An Incomplete abortion :

An Incomplete abortion where the products of conception have not been completely lost from the uterus. most likely to occur between 8 to 14 weeks gestation when the placenta is not expelled completely and an ERPC is necessary. In the acute presentation the cervix is dilated, there is continuing haemorrhage and uterine contractions. Blood loss may be severe and require immediate transfusion In the non-acute presentation a few days after an abortion, continued blood loss and a bulky, tender uterus may suggest that an abortion was incomplete and may necessitate an ERPC

Ectopic pregnancy :

Ectopic pregnancy Sites: most common site is the fallopian tube - 17.4% in the fimbria, 55% in the ampulla, 25% in the isthmus 2% in the interstitial portion. Less commonly in the ovary - 0.5% abdominal cavity - 0.1%.

Ectopic pregnancy:

Ectopic pregnancy

Ectopic pregnancy:

Ectopic pregnancy Occurs with an incidence of 1 in every 300 -1000 UK deliveries. It is usually associated with a period of amenorrhoea followed by bleeding and pain. Note- advice from the CEMD report states "it is essential that GPs and other clinicians, consider the diagnosis of ectopic pregnancy in any woman of reproductive age who complains of abdominal pain. It is important to recognise that the clinical presentation is not often "classical". BhCG (pregnancy) testing should be considered in any woman of reproductive age with unexplained abdominal pain whether or not she has missed a period or had abnormal vaginal bleeding."

Ectopic pregnancy:

Ectopic pregnancy Predisposing factors: previous tubal surgery previous ectopic pregnancy previous induced abortion PID IUDs progestogen only, or mini, pill diethylstilboestrol exposure non-caucasian race history of sub-fertility - probably because it identifies a group of women with tubal problems hormonal factors: induction of ovulation IVF delayed ovulation

Ectopic pregnancy:

Ectopic pregnancy Acute ectopic- severe pain in the pelvis and lower abdomen, and often in in the shoulder tips due to diaphragmatic irritation from blood in the peritoneum tenesmus may be a feature collapse and eventually hypovolaemic shock minimal vaginal loss, usually slight dark red vaginal examination is extremely painful especially on moving the cervix. It may provoke further bleeding and should be kept to a minimum

Ectopic pregnancy:

Ectopic pregnancy Chronic ectopic- Unruptured ectopic pregnancies are extremely variable in their presentation: most patients are afebrile abdominal pain is moderate, intermittent and usually unilateral 90% have abdominal tenderness pain on defaecation (due to blood in the pouch of Douglas) positive rebound tenderness is uncommon pelvic examination reveals a palpable adnexal mass in 50% of cases, in half of which, it occurs contralaterally to the ectopic pregnancy, representing the corpus luteum the uterus is usually soft and of normal size or only moderately enlarged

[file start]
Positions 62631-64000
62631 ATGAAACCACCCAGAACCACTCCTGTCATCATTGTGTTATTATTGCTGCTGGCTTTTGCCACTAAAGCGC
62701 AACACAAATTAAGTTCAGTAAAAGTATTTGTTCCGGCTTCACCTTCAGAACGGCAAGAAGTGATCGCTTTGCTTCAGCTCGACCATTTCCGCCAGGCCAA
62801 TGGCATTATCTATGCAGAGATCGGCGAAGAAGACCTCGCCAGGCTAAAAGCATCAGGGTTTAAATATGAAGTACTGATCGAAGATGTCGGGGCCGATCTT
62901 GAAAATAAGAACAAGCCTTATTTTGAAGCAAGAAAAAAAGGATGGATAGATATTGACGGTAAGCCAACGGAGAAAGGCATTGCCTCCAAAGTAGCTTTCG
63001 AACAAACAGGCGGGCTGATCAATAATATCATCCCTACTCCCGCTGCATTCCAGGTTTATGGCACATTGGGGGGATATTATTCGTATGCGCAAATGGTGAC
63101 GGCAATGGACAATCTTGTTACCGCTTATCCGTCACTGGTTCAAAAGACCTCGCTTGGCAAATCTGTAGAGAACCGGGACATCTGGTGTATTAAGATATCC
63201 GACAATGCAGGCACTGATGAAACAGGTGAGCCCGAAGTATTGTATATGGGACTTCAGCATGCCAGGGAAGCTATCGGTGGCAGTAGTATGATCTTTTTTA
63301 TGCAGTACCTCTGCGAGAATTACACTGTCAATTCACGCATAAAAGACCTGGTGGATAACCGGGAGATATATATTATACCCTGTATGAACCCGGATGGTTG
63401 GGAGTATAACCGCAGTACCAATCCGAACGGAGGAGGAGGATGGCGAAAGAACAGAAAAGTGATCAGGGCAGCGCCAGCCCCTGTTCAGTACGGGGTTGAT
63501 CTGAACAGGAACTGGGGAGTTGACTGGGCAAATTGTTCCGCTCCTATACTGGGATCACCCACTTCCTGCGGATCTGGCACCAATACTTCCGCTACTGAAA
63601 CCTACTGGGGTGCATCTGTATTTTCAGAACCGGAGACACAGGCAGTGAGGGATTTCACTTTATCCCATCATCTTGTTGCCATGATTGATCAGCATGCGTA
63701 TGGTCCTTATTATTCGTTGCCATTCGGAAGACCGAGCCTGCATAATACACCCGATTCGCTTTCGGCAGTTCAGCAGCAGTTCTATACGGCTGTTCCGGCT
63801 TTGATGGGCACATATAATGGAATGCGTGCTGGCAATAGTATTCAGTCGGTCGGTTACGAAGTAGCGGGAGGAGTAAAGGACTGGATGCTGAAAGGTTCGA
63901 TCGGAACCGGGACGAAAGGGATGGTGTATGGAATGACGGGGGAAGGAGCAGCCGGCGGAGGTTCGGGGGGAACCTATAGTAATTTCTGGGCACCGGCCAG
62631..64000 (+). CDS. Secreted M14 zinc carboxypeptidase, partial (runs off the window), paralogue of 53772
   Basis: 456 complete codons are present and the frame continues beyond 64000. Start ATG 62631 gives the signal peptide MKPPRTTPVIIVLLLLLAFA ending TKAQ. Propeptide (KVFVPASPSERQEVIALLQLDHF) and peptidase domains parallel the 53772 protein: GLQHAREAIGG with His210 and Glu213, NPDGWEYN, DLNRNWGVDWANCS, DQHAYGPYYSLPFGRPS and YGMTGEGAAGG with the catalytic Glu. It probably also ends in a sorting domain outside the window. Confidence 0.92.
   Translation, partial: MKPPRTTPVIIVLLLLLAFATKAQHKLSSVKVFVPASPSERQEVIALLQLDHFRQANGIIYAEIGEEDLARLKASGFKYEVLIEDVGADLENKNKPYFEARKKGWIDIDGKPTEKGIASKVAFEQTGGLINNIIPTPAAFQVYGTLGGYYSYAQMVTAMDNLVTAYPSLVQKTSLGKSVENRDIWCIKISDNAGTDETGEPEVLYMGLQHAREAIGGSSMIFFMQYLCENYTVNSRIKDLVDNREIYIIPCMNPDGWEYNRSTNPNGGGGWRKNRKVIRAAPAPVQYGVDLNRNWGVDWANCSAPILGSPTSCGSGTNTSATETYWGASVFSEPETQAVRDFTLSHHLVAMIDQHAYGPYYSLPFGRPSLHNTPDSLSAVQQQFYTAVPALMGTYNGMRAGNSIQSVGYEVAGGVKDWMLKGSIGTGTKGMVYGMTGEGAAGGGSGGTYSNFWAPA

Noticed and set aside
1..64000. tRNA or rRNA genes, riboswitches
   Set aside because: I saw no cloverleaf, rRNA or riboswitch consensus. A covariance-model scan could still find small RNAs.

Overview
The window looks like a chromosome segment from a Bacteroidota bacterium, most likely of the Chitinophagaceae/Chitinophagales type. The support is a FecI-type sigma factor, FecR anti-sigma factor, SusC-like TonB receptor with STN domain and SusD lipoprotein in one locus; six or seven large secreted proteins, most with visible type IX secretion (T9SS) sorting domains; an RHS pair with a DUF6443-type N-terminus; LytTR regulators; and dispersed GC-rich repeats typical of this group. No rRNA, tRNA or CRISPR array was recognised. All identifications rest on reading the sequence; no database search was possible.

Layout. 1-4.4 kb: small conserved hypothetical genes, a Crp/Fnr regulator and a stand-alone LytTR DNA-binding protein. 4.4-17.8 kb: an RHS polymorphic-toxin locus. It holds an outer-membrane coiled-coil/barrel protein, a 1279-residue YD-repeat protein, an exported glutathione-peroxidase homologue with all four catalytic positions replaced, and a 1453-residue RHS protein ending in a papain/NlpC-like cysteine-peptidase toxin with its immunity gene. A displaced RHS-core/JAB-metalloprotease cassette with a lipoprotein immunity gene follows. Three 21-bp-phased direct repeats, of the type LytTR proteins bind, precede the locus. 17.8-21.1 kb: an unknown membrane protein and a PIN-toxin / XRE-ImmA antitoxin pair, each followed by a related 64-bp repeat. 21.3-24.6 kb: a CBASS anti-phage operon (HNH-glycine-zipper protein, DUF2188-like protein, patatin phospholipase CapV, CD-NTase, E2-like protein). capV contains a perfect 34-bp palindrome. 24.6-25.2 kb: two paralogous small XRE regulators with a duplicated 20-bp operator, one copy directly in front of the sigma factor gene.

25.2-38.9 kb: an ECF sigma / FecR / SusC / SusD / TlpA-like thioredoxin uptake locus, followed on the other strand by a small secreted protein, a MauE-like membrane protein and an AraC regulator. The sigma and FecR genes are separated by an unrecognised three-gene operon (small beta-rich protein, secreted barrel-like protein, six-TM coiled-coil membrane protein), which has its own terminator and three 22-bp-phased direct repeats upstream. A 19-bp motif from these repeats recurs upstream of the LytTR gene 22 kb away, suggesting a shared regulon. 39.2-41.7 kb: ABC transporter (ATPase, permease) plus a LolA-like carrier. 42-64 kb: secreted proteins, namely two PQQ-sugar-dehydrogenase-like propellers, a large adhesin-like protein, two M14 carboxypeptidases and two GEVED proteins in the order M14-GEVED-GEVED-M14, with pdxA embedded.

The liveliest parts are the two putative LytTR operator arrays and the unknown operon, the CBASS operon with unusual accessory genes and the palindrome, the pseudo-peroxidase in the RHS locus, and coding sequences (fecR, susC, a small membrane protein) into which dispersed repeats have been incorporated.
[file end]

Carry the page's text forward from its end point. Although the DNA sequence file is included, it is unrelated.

Indications for a US scan:

Indications for a US scan Scans usually done in EPAU after 8 weeks however scans can be ordered before this time: May be indicated in the following cases : Vaginal bleeding in patients with the following known risk factors for ectopic pregnancy: History of PID Coil or IUCD History of STD Previous ectopic pregnancy Previous pelvic or tubal surgery Clinical picture suggestive of ectopic pregnancy Scanning before 8 weeks’ gestation (7 completed weeks) is likely to be inconclusive

Contra-indications for a US scan:

Contra-indications for a US scan Scanning before 8 weeks’ gestation is not indicated in the following patients : Patients with light painless bleeding (with a closed os) and with none of the above risk factors Patients of any gestation, who have had a vaginal examination, in whom the internal cervical os is open, since the miscarriage is probably inevitable.

Discretionary scans:

Discretionary scans Scanning before 8 weeks’ gestation is discretionary in the following patients Patients with a history of recurrent pregnancy loss may be scanned before 7 completed weeks at the discretion of the referring doctor, but should be encouraged to delay scanning until after 7 completed weeks when the scan is more likely to be conclusive. Patients whose dates do not coincide with the size at palpation (i.e. large or small for dates) should be scanned according to their clinical gestational age (as determined by examination findings).

Overall causes of abdominal pain in pregnancy:

Overall causes of abdominal pain in pregnancy Abortion/ectopic Red degeneration of a fibroid Placental abruption Uterine abruption Ovarian cyst increased risk of(torsion/rupture) Appendicits Renal colic Porphyria


Remember: Pain in early pregnancy =usually threatened abortion Pain that precedes bleeding suggests ectopic

The End:

The End